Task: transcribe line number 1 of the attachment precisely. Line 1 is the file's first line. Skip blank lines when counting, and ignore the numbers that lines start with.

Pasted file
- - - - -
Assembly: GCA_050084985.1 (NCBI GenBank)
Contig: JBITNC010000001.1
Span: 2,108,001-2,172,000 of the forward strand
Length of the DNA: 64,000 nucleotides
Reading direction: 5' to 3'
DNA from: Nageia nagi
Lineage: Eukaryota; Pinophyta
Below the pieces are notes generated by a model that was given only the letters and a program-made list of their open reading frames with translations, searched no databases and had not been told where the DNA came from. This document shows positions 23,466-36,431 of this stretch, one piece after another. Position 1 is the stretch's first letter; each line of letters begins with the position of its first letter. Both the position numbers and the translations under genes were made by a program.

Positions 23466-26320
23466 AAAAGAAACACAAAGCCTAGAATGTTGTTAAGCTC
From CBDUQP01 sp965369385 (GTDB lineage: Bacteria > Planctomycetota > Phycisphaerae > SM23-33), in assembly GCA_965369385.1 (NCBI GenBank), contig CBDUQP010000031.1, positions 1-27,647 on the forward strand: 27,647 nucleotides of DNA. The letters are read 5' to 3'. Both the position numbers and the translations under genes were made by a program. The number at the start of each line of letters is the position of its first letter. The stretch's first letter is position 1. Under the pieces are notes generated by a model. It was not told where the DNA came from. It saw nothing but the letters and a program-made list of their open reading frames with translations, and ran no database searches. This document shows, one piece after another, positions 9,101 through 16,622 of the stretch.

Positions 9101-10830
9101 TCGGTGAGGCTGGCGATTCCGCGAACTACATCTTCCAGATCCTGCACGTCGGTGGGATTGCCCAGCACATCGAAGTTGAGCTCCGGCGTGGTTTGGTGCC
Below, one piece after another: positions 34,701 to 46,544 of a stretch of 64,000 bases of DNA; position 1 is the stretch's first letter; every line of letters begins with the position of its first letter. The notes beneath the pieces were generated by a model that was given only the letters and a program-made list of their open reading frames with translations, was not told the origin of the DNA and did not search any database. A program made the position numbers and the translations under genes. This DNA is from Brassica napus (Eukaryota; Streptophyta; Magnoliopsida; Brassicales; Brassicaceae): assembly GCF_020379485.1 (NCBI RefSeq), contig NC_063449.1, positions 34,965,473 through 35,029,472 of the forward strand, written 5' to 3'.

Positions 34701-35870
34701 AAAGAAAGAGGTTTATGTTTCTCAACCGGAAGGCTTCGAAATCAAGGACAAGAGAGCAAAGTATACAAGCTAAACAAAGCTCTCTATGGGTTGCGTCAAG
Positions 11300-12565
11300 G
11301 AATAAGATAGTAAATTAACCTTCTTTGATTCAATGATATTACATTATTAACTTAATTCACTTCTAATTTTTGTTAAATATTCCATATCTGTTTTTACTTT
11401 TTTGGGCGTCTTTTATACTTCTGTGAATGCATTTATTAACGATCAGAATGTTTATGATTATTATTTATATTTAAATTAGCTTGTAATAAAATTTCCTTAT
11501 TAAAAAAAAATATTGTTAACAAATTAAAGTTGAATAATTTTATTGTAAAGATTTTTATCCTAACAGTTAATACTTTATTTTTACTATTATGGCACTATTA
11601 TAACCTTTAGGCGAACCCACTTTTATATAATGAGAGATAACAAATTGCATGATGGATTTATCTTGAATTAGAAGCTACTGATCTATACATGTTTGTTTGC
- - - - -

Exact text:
Assembly: GCA_050084985.1 (NCBI GenBank)